Last year proved for Pennsylvania that if gambling is available, people will try their luck.
For casinos, that meant innovating as the coronavirus forced two separate closure periods, beginning in March and again in December. The result was a 22.24% drop in combined gambling revenue statewide, the Pennsylvania Gaming Control Board said last week.
By year’s end, a clear winner had emerged, however — internet-based gaming, or iGaming. Revenue from iGaming leapt by 1584% in 2020 compared to 2019 in Pennsylvania, with December seeing a record $71.6 million in gross revenue from casino games offered online — up 574% from December 2019.
“With a dozen casino-type iGaming sites already operational, it is expected that marketing and the addition of more games on those sites should continue to drive more traffic to the sites and increase revenue,” gaming control board spokesman Douglas Harbach told lehighvalleylive.com, adding that Pennsylvania regulators hope to learn from neighboring New Jersey’s experience with iGaming that goes back several years.
Wind Creek’s brick-and-mortar casino was unable to avoid a down year that carried unimaginable impacts. The casino was forced in September to lay off 20% of its workers. In April, table games supervisor Jonny Shen became one of COVID-19′s victims, his family said at the time.
Wind Creek ended 2020 with total gaming revenues down 50.7% compared to 2019, according to state figures. Table games saw the biggest percentage drop, with $104 million in revenue representing a downturn of 56.2%, even as the year brought in its first iGaming revenue that would total nearly $2.4 million.
A Wind Creek spokeswoman did not respond to a request for comment for this article.
Statewide, casino closure days totaled 1,473 in 2020, or 33% of the number of days the 13 casinos would have operated in a normal year, the gaming control board said. Additionally, video gaming terminal establishments were shut down for a similar percentage of days due to COVID-19 safety measures.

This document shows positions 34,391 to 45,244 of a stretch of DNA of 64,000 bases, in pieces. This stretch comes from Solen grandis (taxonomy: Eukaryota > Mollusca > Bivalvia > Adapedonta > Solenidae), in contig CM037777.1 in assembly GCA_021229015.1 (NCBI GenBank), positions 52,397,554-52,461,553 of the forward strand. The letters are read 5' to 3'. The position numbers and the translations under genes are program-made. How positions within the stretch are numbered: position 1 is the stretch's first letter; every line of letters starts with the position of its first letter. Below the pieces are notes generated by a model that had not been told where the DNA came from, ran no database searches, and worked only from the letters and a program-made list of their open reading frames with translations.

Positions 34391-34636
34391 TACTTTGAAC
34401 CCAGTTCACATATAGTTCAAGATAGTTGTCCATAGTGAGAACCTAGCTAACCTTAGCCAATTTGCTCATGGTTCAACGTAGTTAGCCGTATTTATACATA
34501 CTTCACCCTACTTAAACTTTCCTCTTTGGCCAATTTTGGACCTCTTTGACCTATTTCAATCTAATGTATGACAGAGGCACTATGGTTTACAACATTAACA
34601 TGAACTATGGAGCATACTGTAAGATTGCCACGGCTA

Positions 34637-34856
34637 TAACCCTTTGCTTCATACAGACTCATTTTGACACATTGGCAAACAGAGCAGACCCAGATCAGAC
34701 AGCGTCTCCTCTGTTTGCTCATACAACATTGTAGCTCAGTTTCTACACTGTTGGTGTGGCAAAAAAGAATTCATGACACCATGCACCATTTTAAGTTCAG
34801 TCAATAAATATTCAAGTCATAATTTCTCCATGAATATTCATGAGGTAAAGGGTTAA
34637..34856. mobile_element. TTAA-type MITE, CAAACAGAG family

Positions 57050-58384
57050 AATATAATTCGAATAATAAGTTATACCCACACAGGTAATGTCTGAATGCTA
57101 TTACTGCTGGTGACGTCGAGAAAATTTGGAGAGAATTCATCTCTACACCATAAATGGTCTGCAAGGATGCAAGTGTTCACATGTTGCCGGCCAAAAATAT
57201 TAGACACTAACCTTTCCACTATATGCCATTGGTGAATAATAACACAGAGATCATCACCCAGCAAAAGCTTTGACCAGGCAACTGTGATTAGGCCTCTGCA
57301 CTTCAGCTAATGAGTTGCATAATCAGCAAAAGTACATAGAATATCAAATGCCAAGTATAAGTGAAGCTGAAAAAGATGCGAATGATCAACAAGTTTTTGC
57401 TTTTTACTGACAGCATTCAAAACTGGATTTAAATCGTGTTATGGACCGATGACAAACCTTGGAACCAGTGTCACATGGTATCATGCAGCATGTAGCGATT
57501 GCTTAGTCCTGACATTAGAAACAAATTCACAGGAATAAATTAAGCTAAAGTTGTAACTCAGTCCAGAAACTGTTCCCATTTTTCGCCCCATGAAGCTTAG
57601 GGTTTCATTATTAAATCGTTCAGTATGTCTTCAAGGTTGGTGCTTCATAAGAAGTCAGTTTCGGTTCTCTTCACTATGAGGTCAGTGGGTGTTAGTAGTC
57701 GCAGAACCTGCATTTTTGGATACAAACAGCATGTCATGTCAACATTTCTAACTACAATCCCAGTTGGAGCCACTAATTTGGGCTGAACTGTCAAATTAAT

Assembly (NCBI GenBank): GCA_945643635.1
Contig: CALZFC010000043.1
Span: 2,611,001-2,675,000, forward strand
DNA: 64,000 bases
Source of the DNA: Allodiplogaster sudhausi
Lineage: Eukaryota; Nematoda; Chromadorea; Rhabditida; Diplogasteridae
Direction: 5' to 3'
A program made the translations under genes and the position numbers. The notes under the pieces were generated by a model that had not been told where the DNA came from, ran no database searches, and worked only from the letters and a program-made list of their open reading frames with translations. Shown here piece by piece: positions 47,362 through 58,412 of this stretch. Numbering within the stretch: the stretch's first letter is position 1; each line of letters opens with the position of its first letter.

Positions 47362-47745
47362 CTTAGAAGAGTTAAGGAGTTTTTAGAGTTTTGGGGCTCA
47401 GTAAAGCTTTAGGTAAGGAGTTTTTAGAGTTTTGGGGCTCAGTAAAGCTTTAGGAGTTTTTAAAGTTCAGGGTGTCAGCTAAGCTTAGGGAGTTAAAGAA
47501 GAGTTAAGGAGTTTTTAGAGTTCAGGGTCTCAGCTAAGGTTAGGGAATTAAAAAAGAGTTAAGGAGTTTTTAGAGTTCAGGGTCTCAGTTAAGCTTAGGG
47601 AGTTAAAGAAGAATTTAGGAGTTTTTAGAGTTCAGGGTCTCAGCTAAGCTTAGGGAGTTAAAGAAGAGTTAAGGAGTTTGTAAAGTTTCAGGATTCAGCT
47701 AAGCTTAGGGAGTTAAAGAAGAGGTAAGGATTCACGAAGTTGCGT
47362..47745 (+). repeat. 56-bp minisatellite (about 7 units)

Revenue from iGaming, meanwhile, leapfrogged that of table games to represent the second-biggest sector of casino revenues in Pennsylvania, behind slots.
Looking ahead, the gaming board’s Harbach said an increase in revenue and tax generation is expected in 2021, partly because Pennsylvania now has more casinos. The total 14 casinos include Live! Casino Pittsburgh and Live! Casino Philadelphia that opened in the last two months.
Pennsylvania taxes generated from gambling totaled nearly $1.1 billion in 2020, down from $1.4 billion in 2019, based on revenues totaling just under $2.7 billion in 2020 compared to $3.4 billion in 2019.
“It is certainly hoped that COVID restrictions can be lightened/lifted by the second half of the year allowing all games to be offered, a higher patron attendance and return to employment for all casino employees,” Harbach told lehighvalleylive.com.
In addition, Penn National Gaming is set to open two mini-casinos in 2021, in York and Berks counties, whose games will include sports betting. That’s in addition to 15 retail sportsbooks already in operation — including at Wind Creek, Mount Airy Casino Resort and Mohegan Sun Lehigh Valley inside the Downs at Lehigh Valley. Pennsylvania also anticipates more online poker rooms launching in 2021; only Mont Airy offers online poker now, the gaming board said.
According to an analysis from pennbets.com, it’s possible Pennsylvania gambling revenues could reach $4 billion in 2021 for the first time ever, good for $1.6 billion in state and local government taxes.
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Kurt Bresswein may be reached at firstname.lastname@example.org.